Property licensing is a measure that can be used by local authorities to ensure that a landlord is a fit and proper person, the property is adequately managed, and for HMOs ensure it is suitable for occupation by the number of people allowed under the licence. Once in operation within an area, landlords must apply for a licence from their local authority before undertaking any rental activity. You should consult with your local authority to establish if licensing is in effect because operating with one may result in a financial penalty. You can also stay up to date with licensing requirements for your let properties with NLA Licensing 365, exclusive to NLA members.
A House in Multiple Occupation (HMO) is defined as a property rented by at least three people from more than one household, whose relation to one another is solely based on their shared tenancy. New regulations for England in 2018 introduced minimum room sizes of 6.51 Sq. metres for all HMOs, and no longer defined them based on having three of more storeys.
Large HMOs in England and Wales that meet all the following requirements could require a mandatory HMO licence:
- The property is occupied by five or more people from more than one household
- Some or all the tenants share toilet, bathroom and kitchen facilities
- At least one tenant pays rent
The rules above are only the tip of the iceberg of the legislation that governs a landlord’s business. Other pieces of legislation that have not been covered above include:
- Electrical safety
- Gas safety
- Fire safety
- Housing Health Safety Rating System
As a landlord, knowledge is power where the law is concerned – any changes the government introduce in the lettings industry can have far reaching consequences for your business model. For more information you can visit our Landlord Regulations, Obligations & Laws page, or our Landlord Responsibilities & Duties page.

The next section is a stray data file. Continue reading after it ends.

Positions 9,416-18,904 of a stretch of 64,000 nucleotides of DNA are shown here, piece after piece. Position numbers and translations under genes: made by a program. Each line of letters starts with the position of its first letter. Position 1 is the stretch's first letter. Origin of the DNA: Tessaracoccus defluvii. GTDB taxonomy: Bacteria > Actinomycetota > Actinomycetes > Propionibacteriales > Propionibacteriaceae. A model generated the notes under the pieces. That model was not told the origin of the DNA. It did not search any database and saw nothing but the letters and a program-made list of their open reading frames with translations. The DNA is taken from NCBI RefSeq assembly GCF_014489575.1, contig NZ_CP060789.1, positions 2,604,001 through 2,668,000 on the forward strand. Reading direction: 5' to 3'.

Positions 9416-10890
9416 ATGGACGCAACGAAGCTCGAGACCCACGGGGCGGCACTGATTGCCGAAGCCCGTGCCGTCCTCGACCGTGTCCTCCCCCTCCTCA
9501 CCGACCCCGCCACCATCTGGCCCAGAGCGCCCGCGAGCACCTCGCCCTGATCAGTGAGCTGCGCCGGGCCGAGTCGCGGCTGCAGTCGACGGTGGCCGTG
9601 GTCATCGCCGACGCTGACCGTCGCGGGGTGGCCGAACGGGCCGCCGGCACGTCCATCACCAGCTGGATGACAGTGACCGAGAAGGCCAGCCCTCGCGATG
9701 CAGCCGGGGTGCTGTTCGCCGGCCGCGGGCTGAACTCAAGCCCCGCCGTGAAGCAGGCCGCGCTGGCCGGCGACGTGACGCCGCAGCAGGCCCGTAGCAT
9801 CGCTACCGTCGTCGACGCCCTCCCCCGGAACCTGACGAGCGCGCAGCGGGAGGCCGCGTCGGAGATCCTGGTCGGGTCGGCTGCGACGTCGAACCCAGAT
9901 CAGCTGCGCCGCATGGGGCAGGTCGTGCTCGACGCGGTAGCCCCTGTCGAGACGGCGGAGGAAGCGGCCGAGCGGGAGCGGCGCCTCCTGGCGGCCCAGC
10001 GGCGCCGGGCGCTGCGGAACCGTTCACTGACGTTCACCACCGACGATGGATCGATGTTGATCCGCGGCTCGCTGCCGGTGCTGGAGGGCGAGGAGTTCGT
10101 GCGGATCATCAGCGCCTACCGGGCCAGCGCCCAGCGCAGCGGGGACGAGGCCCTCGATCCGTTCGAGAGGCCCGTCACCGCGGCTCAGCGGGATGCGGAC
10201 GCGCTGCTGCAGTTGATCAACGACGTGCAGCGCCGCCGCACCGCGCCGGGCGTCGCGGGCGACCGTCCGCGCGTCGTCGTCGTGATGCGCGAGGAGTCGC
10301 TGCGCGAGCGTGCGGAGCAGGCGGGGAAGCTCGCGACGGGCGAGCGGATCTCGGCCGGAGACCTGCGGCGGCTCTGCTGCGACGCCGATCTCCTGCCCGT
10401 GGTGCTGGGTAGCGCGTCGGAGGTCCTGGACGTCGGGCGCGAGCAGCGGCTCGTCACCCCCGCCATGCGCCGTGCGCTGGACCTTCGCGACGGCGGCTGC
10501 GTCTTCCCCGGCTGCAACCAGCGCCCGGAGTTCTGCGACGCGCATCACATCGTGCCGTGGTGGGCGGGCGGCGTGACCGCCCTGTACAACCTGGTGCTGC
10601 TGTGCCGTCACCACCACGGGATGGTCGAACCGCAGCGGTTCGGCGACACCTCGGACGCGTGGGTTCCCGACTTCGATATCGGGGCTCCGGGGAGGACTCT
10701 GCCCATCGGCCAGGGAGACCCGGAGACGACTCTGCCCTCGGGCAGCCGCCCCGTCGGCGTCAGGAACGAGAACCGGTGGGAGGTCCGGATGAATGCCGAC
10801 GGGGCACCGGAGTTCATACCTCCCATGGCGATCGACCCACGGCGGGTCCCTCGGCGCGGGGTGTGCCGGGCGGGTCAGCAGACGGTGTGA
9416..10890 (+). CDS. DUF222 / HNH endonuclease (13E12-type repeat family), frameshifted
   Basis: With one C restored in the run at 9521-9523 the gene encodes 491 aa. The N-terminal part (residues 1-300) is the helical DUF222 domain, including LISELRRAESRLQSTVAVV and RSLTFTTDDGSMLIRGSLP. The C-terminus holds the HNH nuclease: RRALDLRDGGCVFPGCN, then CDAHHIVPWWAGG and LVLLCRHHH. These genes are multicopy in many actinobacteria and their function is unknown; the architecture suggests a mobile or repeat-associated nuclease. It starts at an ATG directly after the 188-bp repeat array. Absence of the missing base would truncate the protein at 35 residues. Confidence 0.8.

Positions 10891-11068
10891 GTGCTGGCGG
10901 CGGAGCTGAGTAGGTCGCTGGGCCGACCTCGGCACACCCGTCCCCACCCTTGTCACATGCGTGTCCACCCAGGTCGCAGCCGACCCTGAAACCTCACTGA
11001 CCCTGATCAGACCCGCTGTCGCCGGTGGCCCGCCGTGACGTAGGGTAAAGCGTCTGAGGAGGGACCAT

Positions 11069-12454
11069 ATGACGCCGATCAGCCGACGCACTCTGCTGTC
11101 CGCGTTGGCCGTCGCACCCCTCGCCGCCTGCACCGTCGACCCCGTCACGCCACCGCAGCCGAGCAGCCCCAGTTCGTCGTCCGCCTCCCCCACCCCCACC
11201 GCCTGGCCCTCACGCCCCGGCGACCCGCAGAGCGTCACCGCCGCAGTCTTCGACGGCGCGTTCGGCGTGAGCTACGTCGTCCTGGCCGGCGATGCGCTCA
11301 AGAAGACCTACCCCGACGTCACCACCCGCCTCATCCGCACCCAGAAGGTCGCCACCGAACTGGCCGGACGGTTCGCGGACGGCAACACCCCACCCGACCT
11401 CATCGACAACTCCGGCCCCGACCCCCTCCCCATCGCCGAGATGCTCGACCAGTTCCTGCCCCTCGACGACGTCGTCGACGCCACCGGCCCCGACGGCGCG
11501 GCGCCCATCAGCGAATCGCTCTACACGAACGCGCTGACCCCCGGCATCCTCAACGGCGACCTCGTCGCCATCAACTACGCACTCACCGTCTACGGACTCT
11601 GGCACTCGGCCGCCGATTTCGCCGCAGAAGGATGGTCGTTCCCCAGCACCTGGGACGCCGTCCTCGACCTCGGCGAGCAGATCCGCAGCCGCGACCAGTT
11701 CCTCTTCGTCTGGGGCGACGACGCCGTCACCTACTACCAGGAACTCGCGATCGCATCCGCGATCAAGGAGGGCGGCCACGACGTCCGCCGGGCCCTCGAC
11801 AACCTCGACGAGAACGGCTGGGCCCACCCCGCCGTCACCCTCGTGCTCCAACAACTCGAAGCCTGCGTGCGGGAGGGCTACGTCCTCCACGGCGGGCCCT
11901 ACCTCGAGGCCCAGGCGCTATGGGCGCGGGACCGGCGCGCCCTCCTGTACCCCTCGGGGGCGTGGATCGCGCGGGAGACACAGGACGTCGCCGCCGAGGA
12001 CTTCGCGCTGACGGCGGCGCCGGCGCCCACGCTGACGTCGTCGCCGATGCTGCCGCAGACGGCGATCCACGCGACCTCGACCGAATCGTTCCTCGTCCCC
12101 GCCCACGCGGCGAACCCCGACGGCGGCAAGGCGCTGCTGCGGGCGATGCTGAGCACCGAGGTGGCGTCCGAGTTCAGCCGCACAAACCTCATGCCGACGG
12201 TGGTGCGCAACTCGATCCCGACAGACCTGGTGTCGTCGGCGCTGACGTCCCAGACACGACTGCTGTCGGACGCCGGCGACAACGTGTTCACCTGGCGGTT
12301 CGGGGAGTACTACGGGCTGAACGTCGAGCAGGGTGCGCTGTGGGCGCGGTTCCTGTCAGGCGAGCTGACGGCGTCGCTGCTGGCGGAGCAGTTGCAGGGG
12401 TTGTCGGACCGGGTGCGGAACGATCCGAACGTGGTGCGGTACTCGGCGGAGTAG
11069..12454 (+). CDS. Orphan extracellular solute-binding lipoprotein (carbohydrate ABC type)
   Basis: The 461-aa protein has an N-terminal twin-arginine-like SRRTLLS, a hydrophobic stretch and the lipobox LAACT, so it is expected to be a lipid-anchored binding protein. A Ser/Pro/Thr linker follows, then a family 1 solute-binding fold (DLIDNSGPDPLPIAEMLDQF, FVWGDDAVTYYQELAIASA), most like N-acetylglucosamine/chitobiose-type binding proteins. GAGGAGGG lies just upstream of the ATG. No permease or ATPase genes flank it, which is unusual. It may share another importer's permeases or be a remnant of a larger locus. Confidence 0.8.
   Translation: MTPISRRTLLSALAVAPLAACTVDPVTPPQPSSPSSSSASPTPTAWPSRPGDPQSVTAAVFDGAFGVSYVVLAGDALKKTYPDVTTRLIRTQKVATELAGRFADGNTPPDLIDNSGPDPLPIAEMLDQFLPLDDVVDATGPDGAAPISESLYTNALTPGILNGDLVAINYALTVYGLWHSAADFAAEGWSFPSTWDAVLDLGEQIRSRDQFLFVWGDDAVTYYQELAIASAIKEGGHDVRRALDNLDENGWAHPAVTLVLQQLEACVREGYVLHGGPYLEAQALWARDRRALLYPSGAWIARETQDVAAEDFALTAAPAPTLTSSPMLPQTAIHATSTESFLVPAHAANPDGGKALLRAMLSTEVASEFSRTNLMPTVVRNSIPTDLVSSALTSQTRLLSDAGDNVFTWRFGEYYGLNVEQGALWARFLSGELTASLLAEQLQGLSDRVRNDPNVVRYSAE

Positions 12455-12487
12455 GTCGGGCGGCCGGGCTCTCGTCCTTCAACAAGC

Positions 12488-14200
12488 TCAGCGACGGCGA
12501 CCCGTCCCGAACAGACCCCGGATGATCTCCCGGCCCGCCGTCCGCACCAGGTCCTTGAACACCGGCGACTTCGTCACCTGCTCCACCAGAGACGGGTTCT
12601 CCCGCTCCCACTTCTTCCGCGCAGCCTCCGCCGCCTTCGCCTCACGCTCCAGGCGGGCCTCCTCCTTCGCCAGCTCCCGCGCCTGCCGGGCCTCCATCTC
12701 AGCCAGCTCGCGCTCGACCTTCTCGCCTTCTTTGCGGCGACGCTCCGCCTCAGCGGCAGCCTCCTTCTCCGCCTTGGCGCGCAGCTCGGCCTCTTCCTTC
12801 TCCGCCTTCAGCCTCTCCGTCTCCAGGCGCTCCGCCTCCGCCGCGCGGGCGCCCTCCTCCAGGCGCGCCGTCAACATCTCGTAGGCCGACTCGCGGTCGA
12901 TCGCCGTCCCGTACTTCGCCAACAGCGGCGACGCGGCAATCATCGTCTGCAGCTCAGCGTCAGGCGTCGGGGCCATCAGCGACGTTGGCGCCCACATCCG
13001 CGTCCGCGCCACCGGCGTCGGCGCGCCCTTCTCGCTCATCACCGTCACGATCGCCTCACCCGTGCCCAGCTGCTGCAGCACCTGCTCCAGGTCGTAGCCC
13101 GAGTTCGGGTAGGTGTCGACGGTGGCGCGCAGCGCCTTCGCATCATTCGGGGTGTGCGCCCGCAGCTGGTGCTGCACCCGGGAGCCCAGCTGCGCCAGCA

What happens if I don’t abide by these rules?
To act as a deterrent, the government has come up with a range of disincentives to punish those who do not follow the laws governing the private rented sector.
- In England, for landlords in breach deposit protection laws, the court can order the landlord to pay the tenant back three times the deposit within 14 days of the ruling. More importantly, landlords will be unable to serve a section 21 notice
- For landlords in breach of Right to Rent laws, a landlord can be sent to prison for up to five years and/or be liable for a fine and potential recovery of rent paid via the Proceeds of Crime Act, for renting a property to someone who is not allowed to stay in England.
- For GDPR breaches, the fine can vary from 10 million euros or two percent of your total annual worldwide turnover up to 20 million euros or 4 percent of worldwide turnover. For a majority of private landlords, a ‘proportionate’ financial sanction may be more of a possibility. This would likely entail administrative fines for the data breach, with further compensation dependent on the amount of harm judged to have fallen on the ‘data subject’ – this would most likely be the tenant.
- For landlords in breach of licensing conditions they can be liable by being subjected to rent repayment orders, banning order, a financial penalty notice of up to £30,000 or an unlimited court fine.